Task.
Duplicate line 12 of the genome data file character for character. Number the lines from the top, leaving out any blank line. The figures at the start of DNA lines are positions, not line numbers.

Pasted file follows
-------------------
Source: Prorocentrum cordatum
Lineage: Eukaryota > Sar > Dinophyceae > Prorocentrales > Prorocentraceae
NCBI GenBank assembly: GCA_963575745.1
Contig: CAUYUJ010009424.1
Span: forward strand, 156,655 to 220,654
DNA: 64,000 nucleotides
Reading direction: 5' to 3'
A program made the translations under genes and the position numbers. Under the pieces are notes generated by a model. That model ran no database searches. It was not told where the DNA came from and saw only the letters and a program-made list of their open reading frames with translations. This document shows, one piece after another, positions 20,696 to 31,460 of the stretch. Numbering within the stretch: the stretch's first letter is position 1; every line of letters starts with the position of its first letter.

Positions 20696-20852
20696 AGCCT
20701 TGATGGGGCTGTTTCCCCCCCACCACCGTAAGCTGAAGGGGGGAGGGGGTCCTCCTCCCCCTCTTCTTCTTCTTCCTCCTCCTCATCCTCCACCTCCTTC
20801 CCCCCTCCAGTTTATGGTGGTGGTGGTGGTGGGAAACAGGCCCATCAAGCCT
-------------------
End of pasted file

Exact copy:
20801 CCCCCTCCAGTTTATGGTGGTGGTGGTGGTGGGAAACAGGCCCATCAAGCCT